Finally, I commend The Conservative Pragmatism of Charles Peirce by Thomas Short.
Catholic Social & Moral Teaching – provides a framework of values & priorities to advance human dignity & the common good. Within that framework citizens apply their best prudential judgments to optimally realize those values & priorities. Such liberative strategies are not first and foremost coercive or political, but, when they do resort to political solutions, those have included most of the following:
Integralism & Political Augustinianism
Political emphasis on negative rights & free exercise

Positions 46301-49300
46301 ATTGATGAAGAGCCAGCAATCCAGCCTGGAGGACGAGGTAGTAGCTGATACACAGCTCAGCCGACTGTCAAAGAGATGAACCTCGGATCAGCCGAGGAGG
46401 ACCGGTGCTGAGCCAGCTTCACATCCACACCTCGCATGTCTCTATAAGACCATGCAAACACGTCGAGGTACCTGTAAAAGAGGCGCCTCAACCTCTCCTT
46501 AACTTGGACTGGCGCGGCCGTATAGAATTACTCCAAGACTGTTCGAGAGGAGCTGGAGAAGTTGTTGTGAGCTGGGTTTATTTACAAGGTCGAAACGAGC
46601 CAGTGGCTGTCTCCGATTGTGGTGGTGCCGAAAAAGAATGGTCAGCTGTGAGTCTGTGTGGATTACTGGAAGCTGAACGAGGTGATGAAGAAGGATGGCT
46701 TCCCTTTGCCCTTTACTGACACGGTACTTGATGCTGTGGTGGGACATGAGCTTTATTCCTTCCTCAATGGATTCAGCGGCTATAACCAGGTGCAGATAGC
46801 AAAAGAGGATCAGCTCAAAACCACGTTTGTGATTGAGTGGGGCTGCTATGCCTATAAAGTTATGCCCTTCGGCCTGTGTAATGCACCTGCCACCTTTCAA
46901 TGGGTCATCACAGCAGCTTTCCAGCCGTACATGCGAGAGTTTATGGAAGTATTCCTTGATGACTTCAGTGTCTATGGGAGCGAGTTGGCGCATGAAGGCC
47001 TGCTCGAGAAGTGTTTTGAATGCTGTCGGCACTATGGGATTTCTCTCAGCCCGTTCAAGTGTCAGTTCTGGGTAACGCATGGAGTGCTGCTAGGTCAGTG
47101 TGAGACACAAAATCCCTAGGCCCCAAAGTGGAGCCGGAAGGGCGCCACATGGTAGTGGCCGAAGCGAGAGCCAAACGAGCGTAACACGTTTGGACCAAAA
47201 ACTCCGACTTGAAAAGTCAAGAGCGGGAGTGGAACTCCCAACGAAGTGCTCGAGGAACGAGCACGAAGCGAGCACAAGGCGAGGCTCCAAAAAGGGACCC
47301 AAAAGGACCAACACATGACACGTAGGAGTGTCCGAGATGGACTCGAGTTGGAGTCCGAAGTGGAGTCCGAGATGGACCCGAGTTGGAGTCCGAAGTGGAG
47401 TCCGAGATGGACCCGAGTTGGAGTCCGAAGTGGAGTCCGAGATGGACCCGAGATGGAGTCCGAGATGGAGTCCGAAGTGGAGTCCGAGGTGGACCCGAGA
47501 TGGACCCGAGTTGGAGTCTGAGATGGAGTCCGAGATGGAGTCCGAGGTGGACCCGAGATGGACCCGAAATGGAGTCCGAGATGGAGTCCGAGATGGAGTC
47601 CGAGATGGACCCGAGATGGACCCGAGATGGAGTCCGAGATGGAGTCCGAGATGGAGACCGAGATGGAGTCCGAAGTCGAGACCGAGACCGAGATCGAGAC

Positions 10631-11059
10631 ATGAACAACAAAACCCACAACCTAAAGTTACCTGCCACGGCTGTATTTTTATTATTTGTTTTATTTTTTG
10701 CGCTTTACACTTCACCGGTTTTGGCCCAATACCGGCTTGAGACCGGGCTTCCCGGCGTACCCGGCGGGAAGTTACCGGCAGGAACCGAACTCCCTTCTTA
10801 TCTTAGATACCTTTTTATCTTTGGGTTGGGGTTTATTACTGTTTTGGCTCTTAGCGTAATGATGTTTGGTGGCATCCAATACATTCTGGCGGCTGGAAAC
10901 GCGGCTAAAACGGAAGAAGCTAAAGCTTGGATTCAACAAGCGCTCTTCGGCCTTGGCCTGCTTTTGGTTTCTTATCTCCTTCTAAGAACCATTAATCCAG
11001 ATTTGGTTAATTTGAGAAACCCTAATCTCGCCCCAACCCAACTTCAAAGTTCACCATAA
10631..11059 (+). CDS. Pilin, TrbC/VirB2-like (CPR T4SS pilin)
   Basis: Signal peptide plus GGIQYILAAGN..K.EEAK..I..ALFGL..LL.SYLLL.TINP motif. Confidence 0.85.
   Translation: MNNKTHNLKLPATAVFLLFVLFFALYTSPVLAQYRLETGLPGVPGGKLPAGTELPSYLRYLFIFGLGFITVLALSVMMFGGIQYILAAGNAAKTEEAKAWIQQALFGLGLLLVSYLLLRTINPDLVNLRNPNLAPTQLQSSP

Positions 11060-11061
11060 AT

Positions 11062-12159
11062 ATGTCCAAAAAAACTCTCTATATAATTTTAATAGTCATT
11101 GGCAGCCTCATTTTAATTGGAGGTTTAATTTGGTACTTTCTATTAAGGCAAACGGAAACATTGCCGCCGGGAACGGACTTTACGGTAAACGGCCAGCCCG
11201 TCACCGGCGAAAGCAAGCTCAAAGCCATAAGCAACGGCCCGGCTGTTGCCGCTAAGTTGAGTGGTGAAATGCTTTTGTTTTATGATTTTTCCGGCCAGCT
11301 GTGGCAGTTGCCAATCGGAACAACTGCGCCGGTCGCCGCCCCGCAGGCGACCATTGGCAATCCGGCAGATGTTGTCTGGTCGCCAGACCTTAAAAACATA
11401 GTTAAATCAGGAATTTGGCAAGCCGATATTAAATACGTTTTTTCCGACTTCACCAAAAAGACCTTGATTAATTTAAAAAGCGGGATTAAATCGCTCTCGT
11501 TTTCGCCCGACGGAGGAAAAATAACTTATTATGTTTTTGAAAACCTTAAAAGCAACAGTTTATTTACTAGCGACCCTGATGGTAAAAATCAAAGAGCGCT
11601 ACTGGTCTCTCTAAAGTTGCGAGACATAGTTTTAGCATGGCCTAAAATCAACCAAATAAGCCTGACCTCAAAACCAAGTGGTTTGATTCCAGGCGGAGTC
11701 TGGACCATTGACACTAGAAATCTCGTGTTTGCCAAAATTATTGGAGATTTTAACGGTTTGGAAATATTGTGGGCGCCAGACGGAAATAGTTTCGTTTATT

Social, Economic, Fiscal, Political & Cultural conservatisms
Economic Statism & Keynesian Economics
Political emphasis on positive rights & nonestablishment
Social, Economic, Fiscal, Political & Cultural progressivisms
Just how could such manifold & varied political strategies, almost all, ever be deemed largely compatible with Magisterial teachings from place to place & time to time? That will be the subject of my next tweet, which I’ve been working on for the past decade. Since I’ve recently been afforded 280 characters, though, it’s going to take me a bit longer to compose it. I’ll give you a hint. Each of the above represents an ideology that variously over- and/or under-emphasizes one aspect of Church teaching or another. Foundationally, they can also be overly optimistic or pessimistic regarding their preconceptions of nature & grace vis a vis their implicit theological anthropologies.